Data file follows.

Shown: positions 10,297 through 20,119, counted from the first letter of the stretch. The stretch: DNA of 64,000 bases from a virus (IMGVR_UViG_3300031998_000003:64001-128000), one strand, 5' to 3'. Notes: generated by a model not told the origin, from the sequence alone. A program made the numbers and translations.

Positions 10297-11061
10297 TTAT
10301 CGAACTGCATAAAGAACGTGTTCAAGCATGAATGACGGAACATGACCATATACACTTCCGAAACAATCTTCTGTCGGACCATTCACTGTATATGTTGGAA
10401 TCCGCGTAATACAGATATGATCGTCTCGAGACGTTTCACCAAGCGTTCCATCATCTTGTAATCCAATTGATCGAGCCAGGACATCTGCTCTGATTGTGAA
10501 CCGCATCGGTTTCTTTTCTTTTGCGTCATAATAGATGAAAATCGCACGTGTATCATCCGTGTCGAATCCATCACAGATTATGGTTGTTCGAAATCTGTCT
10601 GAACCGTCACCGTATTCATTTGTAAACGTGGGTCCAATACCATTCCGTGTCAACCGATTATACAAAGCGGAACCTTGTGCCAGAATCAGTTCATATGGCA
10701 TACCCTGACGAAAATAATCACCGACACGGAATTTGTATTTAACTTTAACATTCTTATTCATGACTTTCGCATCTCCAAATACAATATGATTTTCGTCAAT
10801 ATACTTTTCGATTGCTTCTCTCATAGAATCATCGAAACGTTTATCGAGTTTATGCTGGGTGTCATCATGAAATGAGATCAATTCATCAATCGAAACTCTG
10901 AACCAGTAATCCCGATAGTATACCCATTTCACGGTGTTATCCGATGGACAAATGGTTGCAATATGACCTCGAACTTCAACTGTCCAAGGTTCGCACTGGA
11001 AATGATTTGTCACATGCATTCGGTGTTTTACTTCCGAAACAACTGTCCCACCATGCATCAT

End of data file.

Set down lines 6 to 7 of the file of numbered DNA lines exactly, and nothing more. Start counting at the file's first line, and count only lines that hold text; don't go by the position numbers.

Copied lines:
10501 CCGCATCGGTTTCTTTTCTTTTGCGTCATAATAGATGAAAATCGCACGTGTATCATCCGTGTCGAATCCATCACAGATTATGGTTGTTCGAAATCTGTCT
10601 GAACCGTCACCGTATTCATTTGTAAACGTGGGTCCAATACCATTCCGTGTCAACCGATTATACAAAGCGGAACCTTGTGCCAGAATCAGTTCATATGGCA